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Duct Cleaning Methods

Don’s Power Vac uses three methods of duct cleaning:

  1. Standard Method. This method cleans the duct system using forced air and a strong vacuum. The standard method is recommended for removing dust and debris from the ducting systems of brand new buildings only. Once a building has been occupied, moisture in the air causes the dust to stick to the interior of the ducts, so the building must be cleaned using a more advanced technology.
  2. Power Whip/Wiper Method. This method is suitable for most cleaning tasks. A power whip cleaning tool is used along with forced air and vacuum to dislodge dirt and debris from the ducts. All commercial, industrial, and institutional cleaning involves either the Power Whip or Pneumatic Brush method (described below).
  3. Pneumatic Brush Method. This is the most advanced of the three cleaning methods, giving superior cleaning results. In the pneumatic brush method, hi-tech rotating brushes and a strong vacuum are used to clean the ducts. The use of this technology is common in hospital and institutional cleaning, where very high standards of cleanliness are required. White-glove testing of the ducting should detect no dust residue after this method of cleaning has been used.

Disinfecting and Deodorizing Ducts

After cleaning, Don’s Power Vac disinfects the ducts with a mild antibacterial and antifungal compound. The compound, commonly used for cleaning in hospitals, has no harsh side chemical effects.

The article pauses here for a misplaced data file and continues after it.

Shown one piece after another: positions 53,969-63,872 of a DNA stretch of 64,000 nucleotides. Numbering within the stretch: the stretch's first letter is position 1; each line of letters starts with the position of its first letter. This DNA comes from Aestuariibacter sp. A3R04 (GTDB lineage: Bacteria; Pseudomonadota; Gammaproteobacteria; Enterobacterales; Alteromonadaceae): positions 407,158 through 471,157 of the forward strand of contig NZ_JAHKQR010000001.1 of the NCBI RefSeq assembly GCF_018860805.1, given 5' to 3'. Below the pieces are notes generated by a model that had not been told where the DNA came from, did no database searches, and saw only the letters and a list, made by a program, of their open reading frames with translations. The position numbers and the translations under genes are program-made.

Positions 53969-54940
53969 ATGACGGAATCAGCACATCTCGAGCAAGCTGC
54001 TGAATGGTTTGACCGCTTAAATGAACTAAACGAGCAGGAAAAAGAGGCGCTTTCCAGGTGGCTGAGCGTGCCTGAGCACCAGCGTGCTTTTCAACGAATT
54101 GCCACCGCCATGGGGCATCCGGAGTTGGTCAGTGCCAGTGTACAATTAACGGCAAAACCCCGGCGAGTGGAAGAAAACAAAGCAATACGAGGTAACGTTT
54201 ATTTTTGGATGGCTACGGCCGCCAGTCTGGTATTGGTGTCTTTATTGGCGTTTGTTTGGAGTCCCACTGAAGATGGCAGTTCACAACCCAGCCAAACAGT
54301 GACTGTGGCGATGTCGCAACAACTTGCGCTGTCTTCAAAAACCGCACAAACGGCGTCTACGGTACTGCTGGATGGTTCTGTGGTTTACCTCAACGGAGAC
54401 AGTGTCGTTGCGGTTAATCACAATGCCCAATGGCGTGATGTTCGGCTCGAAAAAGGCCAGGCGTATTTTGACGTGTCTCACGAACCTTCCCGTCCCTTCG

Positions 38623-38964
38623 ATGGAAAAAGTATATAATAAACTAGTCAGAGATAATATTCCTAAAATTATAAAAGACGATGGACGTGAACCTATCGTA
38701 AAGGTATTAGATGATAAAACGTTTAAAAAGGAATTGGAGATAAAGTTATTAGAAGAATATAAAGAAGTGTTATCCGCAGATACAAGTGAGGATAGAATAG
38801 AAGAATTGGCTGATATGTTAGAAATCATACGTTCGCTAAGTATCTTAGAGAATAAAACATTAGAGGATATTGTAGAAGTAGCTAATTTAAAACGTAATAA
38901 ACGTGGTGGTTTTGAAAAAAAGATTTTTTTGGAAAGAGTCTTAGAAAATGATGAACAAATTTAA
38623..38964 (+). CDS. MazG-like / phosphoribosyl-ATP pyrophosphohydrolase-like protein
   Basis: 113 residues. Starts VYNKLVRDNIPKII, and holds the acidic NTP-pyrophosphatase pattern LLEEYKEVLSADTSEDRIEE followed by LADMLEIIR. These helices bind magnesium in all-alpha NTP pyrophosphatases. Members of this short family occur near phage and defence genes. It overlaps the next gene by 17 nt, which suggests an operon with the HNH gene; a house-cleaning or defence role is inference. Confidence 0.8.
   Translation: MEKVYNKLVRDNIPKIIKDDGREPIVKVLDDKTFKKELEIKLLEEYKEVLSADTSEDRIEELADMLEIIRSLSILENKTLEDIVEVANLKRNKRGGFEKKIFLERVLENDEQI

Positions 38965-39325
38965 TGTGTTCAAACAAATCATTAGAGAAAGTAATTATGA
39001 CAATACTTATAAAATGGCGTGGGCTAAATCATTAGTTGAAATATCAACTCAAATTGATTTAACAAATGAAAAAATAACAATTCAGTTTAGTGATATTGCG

Unlike many other air cleaning companies, Don’s disinfecting procedure does not use fogging to disperse the disinfectant. Instead, disinfectant is sprayed onto brushes that rotate through 360 degrees of direct contact with the ductwork. This hi-tech method gives a more even coating of disinfectant, for a higher standard of disinfection.

After disinfection, duct cleaning is completed with a fresh, mildly lemon-scented deodorant that gives the ducting a light clean smell. If no residual smell is desired, the ducting can be disinfected without deodorizing to provide clean, scent-free air.

For ongoing air disinfection, an Ultraviolet (UVC) light (link to Products page) can be installed in the return air duct. Studies have shown that UVC is effective in killing or crippling bacteria and other micro-organisms.

Measuring Duct Cleanliness

There are several accepted ways to measure duct cleanliness. In the most common standard, duct cleanliness is established visually – no visible dust can be present after cleaning.

A higher standard of cleanliness is the white-glove test. For a duct to pass the white-glove test, there must be no visible residue on a cloth used to wipe the duct after it’s cleaned.

In the highest standard of cleaning, common in hospital applications, the freshly cleaned duct walls are tested to find out how many micro-organisms remain on the surface. The test result is expressed as the number of colony forming units (CFU) detected. Hospitals and other high-cleanliness areas typically specify the maximum number of CFUs that may be present after cleaning and disinfection. It is not unusual for Don’s Power Vac to significantly surpass the CFU specifications on institutional cleaning projects.